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Chapter Eleven. Networking with TCP/IP and the Internet. Addressing and Name Resolution. IP Addressing An IP address is 32 bits in size Every IP address is grouped into four 8-bit octets Octets are separated by decimal points

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chapter eleven

Chapter Eleven

Networking with TCP/IP and the Internet

addressing and name resolution
Addressing and Name Resolution
  • IP Addressing
    • An IP address is 32 bits in size
    • Every IP address is grouped into four 8-bit octets
    • Octets are separated by decimal points
    • Valid octet numbers range from 0 to 255 and represent a binary address
addressing and name resolution3
Addressing and Name Resolution
  • IP Addressing (cont.)
    • Each address consists of two parts: network and host
    • The network portion of an address indicates whether the device belongs to a Class A, B, C, D, or E network
    • Some octet number are reserved for special functions
addressing and name resolution4
Addressing and Name Resolution
  • Static address
    • IP address that is manually assigned to a device
  • Dynamic address
    • IP address that is assigned to a device through DHCP
  • Dotted decimal notation
    • “Shorthand” convention used to represent IP addresses and make them more easily readable by people
network classes
Network Classes

Figure 11-1: IP addresses and their classes

network classes6
Network Classes
  • Multicasting
    • Allows one device to send data to a specific group of devices (not the entire network segment)
  • New addressing scheme is being developed
    • IP version 6 (IPV6) will incorporate this new scheme

TABLE 11-1 Three commonly used classes of TCP/IP networks

subnetting
Subnetting
  • Process of subdividing a single class of network into multiple, smaller networks

Figure 11-2: IP address before and after subnets

subnetting8
Subnetting
  • Extended network prefix
    • The combination of an address’s network and subnet information
  • Subnet mask
    • Special 32-bit number that, when combined with a device’s IP address, informs the rest of the network about the network class to which the device is on
subnetting9
Subnetting

Figure 11-3: Subnetted IP address and its subnet mask

subnetting10
Subnetting

Figure 11-4: Subnetted network connected to the Internet

subnetting11
Subnetting

Figure 11-5: Network with several subnets

subnetting12
Subnetting

Figure 11-6: Data traveling over subnets

gateways
Gateways
  • Combination of software and hardware that enable two different network segments to exchange data
  • Every device on a TCP/IP-based network has a defaultgateway
    • First interprets its outbound requests to other subnets and then interprets its inbound requests from other subnets
  • Core Gateways
    • Gateways that make up the Internet backbone
gateways14
Gateways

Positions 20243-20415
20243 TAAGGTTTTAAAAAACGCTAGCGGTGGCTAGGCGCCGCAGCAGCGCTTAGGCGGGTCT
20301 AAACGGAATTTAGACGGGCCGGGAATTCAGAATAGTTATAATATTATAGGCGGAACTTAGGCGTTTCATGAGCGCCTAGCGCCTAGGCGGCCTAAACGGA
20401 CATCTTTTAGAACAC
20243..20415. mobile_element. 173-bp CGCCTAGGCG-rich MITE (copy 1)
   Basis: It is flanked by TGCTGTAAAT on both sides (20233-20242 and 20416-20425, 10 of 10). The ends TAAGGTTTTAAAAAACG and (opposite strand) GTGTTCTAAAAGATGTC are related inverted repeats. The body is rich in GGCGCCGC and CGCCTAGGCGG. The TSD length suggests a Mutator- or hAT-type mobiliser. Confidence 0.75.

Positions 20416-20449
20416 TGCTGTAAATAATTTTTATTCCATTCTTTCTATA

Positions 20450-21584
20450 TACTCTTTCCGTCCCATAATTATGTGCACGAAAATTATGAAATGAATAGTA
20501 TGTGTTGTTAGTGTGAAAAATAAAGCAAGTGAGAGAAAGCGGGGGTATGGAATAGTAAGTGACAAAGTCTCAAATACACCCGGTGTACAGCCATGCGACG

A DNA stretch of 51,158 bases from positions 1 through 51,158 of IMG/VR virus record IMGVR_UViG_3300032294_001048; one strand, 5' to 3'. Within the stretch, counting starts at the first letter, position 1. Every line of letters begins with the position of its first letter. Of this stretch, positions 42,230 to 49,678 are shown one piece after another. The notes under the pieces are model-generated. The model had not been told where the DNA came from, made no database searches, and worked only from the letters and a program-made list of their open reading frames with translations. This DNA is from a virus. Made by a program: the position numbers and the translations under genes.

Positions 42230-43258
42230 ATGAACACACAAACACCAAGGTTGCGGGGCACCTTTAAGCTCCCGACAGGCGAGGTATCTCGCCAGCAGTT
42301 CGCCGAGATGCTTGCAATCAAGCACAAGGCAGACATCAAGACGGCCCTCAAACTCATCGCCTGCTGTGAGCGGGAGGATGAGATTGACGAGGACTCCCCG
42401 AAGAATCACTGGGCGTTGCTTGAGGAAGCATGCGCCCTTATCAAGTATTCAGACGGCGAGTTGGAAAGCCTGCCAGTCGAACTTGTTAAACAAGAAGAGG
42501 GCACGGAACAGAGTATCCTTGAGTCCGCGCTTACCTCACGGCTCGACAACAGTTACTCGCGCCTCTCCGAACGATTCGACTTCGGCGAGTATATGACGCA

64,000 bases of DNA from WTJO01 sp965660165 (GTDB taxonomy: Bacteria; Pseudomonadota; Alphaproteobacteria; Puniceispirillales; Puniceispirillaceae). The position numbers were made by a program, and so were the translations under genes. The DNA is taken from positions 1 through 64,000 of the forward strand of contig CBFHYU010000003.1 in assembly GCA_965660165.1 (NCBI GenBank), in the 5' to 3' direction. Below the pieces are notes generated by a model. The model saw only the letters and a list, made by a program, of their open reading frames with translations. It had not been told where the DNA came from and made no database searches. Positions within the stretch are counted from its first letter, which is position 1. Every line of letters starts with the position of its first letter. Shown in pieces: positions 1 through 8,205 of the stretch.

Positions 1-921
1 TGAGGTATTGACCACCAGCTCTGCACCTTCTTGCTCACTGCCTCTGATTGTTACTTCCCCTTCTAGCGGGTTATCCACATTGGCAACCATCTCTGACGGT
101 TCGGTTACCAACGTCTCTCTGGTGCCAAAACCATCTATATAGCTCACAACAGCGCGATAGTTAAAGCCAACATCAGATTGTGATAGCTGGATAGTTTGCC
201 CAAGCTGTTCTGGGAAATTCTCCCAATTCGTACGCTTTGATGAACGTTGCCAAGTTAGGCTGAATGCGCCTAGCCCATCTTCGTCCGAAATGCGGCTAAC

Figure 11-7: Use of default gateways

network address translation nat
Network Address Translation (NAT)
  • Technique in which IP addresses are assigned a public IP address by an IP gateway

Figure 11-8: NAT through an IP gateway

sockets and ports
Sockets and Ports
  • Socket
    • Logical address assigned to a specific process running on a host computer
    • The socket’s address combines the host computer’s IP address with the port numberassociated with a process
    • Port numbers in the range of 0 to 1023 are called well-known ports
sockets and ports17
Sockets and Ports

Table 11-2a: Commonly used TCP/IP port numbers

sockets and ports18
Sockets and Ports

Table 11-2b: Commonly used TCP/IP port numbers (cont.)

sockets and ports19
Sockets and Ports

Figure 11-9: Virtual circuit for the Telnet service

host names and domain name system dns
Host Names and Domain Name System (DNS)
  • Host name
    • Symbolic name that describes a TCP/IP device
  • Domain
    • Group of computers that belong to the same organization and have part of their IP addresses in common
domain names
Domain Names
  • Symbolic name that identifies an organization
  • Top-level domains (TLDs)
    • Highest-level category used to distinguish domain names
    • A TLD is known as the domain suffix
domain names22
Domain Names

Table 11-3: Domain naming conventions

host files
Host Files
  • Text file that associates TCP/IP host names with IP addresses
  • Alias
    • Nickname for a node’s host name

Figure 11-10: An example of a host file

host files24
Host Files
  • On a UNIX-based computer a host file is:
    • Called hosts
    • Located in the /etc directory
  • On a Windows 9x computer, a host file:
    • Is called lmhosts
    • Must be located in the c:\windows directory in order to be recognized by the operating system
domain name system dns
Domain Name System (DNS)
  • Hierarchical way of tracking domain names and their addresses, devised in the mid-1980s

Figure 11-11: DNS server hierarchy by geography

domain name system dns26
Domain Name System (DNS)
  • Resolvers
    • Hosts on the Internet that need to look up domain name information
  • Name servers
    • Servers that contain databases of names and their associated IP addresses
    • Each name server manages a group of device, collectively known as a zone
configuring dns
Configuring DNS

Figure 11-12: Internet Protocol (TCP/IP) Properties dialog box in Windows 2000

configuring dns28
Configuring DNS

Figure 11-13: DNS Configuration properties tab

dns name space
DNS Name Space
  • Name space
    • Refers to the actual database of Internet IP addresses and their associated names
    • Every name server holds a piece of the DNS name space
    • At the highest level of the hierarchy sit the root servers
dns name space30
DNS Name Space
  • Resource record
    • Element of a DNS database stored on a name server that contains information about TCP/IP host names and their addresses
    • Address resource record
      • Type of resource record that maps the IP address of an Internet-connected device to its domain name